Thursday, May 31, 2012

Open Your Window

My children left the house after a weekend visit. They always bring their black lab Harper, who puts life back into the place, reminding me how much I miss my dachshund Dixie. Hubby was out of the house for a few hours, so when the kids and Harper left, the house...went...quiet.

I blogged, researched, read email. Found one post about a funeral, well done but not what I needed to read at the moment. I sighed like every five minutes, not motivated in the least to write. Twitter was dead and Facebook inactive due to the holiday weekend. Double sigh.

A wasp buzzed past me, probably slipped in with the kids going in and out. He bumped the windows, wanting out. So I opened the window. He flew further back into the room, afraid, so I left the window open.

Oh, what a change.

I heard a mallard pair come up from the lake, arguing with each other as they sought the remnants scattered on the ground under my bird feeders. A breeze began, and the smell was heavenly. Memories rushed in of sleeping on my grandmother's four-poster bed on her farm, taking my afternoon nap in my underwear as a six-year-old. A female cardinal beckoned to her guy, who promptly joined her.

The wasp found his way out, and a stronger breeze came in as a steel blue cloud blocked the sun. A soft, gentle rain hit the lake and my sloping lawn with a hushed, whispering, ozone-scented shower, and the tree frogs sang in ecstasy in a rising crescendo.

I smiled. My mood shifted. All I needed was a change of atmosphere.

Sometimes you don't need a retreat, a grant to get away, or a critique group at the library. Sometimes you don't need to escape. Maybe you need a quick, soft rainfall to distract you, sprout old memories, and release you from the moody box you're in.

Flip open an old favorite book and smell the pages. Cook up cinnamon and apple juice in the kitchen to remind you of cheerful holidays. Cut the grass. Light a candle. Set a new lamp on your desk to alter the lighting. Play background music from a certain, special era.

Yes, sometimes all it takes is to open a window . . . and you can write.

(What might stimulate your writing?)


Karen said...

You write beautifully! I could really hear, feel and smell the rain. Thanks!

Sioux Roslawski said...

Sometimes it's a line from a song. This morning I heard the song (is the title "Say What You Need to Say" by John Mayer?) while driving.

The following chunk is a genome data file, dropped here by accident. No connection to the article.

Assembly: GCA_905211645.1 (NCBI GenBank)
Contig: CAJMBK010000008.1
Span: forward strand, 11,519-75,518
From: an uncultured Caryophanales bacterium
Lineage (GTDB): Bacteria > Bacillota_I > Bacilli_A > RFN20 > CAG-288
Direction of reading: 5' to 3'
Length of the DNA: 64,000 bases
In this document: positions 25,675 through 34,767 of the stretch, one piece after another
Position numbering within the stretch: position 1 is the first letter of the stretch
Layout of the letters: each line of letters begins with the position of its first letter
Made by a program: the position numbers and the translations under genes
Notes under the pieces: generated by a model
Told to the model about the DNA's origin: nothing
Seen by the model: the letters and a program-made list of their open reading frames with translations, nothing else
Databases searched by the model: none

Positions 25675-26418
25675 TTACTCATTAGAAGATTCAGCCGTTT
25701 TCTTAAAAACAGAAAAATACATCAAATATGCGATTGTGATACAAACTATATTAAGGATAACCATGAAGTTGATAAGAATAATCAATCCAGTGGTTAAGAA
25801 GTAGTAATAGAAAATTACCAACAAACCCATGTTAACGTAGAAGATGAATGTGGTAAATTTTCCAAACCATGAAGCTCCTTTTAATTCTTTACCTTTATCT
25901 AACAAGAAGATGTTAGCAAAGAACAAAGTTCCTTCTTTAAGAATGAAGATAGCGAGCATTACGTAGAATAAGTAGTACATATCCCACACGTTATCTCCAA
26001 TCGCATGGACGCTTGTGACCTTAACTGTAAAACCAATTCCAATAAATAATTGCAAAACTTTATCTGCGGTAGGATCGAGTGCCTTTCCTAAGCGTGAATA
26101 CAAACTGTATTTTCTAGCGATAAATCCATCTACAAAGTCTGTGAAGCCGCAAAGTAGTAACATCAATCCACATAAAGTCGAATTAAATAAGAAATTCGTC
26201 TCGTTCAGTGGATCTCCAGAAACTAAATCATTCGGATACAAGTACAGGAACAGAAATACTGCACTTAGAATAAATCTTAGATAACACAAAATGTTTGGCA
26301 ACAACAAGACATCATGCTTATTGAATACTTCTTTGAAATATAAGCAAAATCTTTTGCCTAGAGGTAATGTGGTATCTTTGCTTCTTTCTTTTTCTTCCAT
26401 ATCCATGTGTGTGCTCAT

The line I loved was "Walking like a one-man army..."

Other times, it's a conversation with other writers. Their ideas jog my memory.

Bookie said...

What a gentle and lovely essay this morning...every word so true too! Have a great day!

Hope Clark said...

Thanks, y'all.

Anonymous said...

Thanks for the transportation to another world :)

Lynna said...

Beautifully written. Wonderfully true. I think I'll take the laptop to the porch for a while.

Jordan Clary said...

I don't know why, but I like to lie on the floor and stare at the ceiling when I'm blocked. It seems to work.

Sarah Schlosser said...

Most of the time I have to write with earplugs in or with my iPod playing classical music--my neighborhood is often so noisy that concentration can't happen any other way.

On the other hand, not relying on the crutch of stopping up my ears when it's quiet can often bring out a flood of prose, if the neighborhood calms down for an hour or so. :)

JL Cooper said...

I thoroughly enjoyed taking a mini vacation into your writing this morning. Your home sounds wonderfully inspiring. Perhaps you should start a bed and breakfast for wayward writers on the side in your nonexistent free time. Have a glorious weekend!

Hope Clark said...

So happy people enjoyed this post. It was a special moment.

Susan said...

Loved this post. Very nice writing. You painted a picture in words so eloquently. Susan said...

I had just hung up the phone talking with a friend from grade schoolabout the wonderful life we had as children those many years ago when I came across your essay. I was instantly transported back to the time we had just talked about. Life was simple. Laying back in the grass, watching clouds was a form of entertainment.